Those FEMA flood maps continue to be a tough pill to swallow for many affected by Sandy.

Mario Tama, Getty Images

One group is planning a special information meeting in Ocean County later this month. Meanwhile, the homeowners who want to rebuild are very frustrated and seem to grow more and more with each passing day.

The group Stop FEMA Now is planning the session for Thursday, April 25th in Berkeley Township Elementary School.

It's been almost six months since Sandy, and while crews sweat to get our boardwalks ready for summer, homeowners desperate to rebuild continue to hit brick walls. The revised flood maps won't be out till sometime in August and could take years to be implemented. Many are unsure if they should wait on them or proceed with mending their properties.

Unknown flood elevations, fuzzy math, extreme requirements. Stop Fema Now is fed up over the maps, which they feel contain incomplete and incorrect data.

But here's a valid question for you. Would you shell out $150,000 to raise your home if you weren't sure of the final elevation guidelines?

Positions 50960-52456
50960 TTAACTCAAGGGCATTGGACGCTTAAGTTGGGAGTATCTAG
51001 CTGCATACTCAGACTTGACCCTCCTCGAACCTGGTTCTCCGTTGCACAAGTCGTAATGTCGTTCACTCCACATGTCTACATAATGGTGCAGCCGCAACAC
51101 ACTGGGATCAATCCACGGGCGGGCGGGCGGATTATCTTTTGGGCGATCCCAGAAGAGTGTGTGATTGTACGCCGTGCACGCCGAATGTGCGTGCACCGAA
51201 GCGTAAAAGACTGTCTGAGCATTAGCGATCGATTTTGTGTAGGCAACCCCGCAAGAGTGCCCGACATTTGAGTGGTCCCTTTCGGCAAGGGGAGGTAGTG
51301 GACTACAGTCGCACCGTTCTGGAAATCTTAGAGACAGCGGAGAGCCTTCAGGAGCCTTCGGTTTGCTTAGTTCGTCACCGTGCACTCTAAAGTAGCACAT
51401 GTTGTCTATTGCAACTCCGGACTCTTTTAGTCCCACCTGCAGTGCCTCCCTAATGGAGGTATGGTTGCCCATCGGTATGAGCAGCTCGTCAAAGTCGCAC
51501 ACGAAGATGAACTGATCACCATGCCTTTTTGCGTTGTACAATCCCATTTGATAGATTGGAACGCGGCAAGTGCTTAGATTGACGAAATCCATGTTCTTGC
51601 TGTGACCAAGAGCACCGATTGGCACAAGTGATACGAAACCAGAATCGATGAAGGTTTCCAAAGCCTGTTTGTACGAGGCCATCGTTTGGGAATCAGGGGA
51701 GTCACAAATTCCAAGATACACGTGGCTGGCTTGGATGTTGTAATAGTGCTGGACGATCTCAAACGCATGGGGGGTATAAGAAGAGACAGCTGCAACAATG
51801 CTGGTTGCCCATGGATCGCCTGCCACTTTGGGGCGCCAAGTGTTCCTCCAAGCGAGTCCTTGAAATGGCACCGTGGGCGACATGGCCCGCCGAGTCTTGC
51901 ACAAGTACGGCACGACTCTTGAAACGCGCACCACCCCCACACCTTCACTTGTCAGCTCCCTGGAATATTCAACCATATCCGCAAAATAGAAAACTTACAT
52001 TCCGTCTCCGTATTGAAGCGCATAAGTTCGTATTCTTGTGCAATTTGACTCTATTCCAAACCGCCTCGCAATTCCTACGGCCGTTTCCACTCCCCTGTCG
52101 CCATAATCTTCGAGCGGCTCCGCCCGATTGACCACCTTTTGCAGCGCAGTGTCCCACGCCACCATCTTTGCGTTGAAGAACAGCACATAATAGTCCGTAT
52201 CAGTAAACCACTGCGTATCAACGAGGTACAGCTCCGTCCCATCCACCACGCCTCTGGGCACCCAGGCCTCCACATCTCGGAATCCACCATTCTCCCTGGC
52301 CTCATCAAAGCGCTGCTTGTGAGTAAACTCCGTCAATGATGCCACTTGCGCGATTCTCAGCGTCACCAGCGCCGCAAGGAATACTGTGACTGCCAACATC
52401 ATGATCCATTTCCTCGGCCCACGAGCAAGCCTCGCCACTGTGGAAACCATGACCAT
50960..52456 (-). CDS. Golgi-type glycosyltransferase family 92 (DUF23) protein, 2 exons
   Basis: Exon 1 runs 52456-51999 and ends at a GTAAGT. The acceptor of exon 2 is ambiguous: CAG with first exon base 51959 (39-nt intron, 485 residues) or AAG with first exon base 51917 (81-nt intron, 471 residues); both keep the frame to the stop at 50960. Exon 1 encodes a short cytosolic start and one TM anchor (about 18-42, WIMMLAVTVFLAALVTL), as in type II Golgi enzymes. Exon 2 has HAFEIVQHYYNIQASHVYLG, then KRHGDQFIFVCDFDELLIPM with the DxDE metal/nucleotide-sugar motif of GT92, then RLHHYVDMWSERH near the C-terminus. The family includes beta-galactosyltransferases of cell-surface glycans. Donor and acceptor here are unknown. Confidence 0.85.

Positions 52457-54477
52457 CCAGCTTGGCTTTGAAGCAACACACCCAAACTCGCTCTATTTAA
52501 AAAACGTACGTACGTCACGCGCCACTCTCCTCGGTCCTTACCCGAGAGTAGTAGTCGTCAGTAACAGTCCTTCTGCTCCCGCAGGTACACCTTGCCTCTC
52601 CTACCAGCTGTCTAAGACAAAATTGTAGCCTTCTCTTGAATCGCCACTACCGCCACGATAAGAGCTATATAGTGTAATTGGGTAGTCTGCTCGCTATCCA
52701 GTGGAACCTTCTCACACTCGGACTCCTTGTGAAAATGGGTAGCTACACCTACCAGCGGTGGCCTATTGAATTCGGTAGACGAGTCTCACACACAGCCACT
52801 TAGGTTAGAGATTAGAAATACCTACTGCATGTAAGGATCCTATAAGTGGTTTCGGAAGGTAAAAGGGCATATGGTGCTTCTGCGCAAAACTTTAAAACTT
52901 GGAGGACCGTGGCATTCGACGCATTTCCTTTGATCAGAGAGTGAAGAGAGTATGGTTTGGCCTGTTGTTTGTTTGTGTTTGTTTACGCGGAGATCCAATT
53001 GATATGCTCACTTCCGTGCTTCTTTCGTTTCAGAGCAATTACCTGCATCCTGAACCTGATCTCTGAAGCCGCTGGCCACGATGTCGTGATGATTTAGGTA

"At this point, it really makes no sense to do this. We don't have the finalized details and they may change," Group founder George Kasimos says.

"There's a lot of confusion, anger and despair about FEMA's mandates," he explains. "The bureaucrats have admitted their advisory maps have mistakes, but they can't be appealed until late summer. That puts the over-reaching home-raising height requirements into question. Flood victims like me, and anyone in the 18 percent of America under FEMA's jurisdiction, need accurate answers before we decide how to -- or if -- to rebuild."

"Raising a house can cost $50,000 to $150,000."

Kasimos pointed out that flood insurance will cost as much as $31,000 per year for homes in flood zones, "which is unaffordable to most of us. There could be mass abandonment's and foreclosures in New Jersey and across the country."

Stop FEMA Now was created to inform shore property owners of the hardships they face, and to spur Congress to amend the 2012 Biggert-Waters Act that empowers FEMA.

"FEMA has already lowered our property values with its fuzzy math and extreme requirements," he said. "FEMA has damaged the shore more than Sandy did. Our movement is growing as people realize the harm FEMA has done."

"Together, we can make our voices heard from Trenton to Washington," the founder asserted. "Mayor Amato and I invite Berkeley area residents to get the facts -- and get involved -- at our meeting on April 26th."

The citizens' organization has details about its mission on their website, Facebook, and Twitter.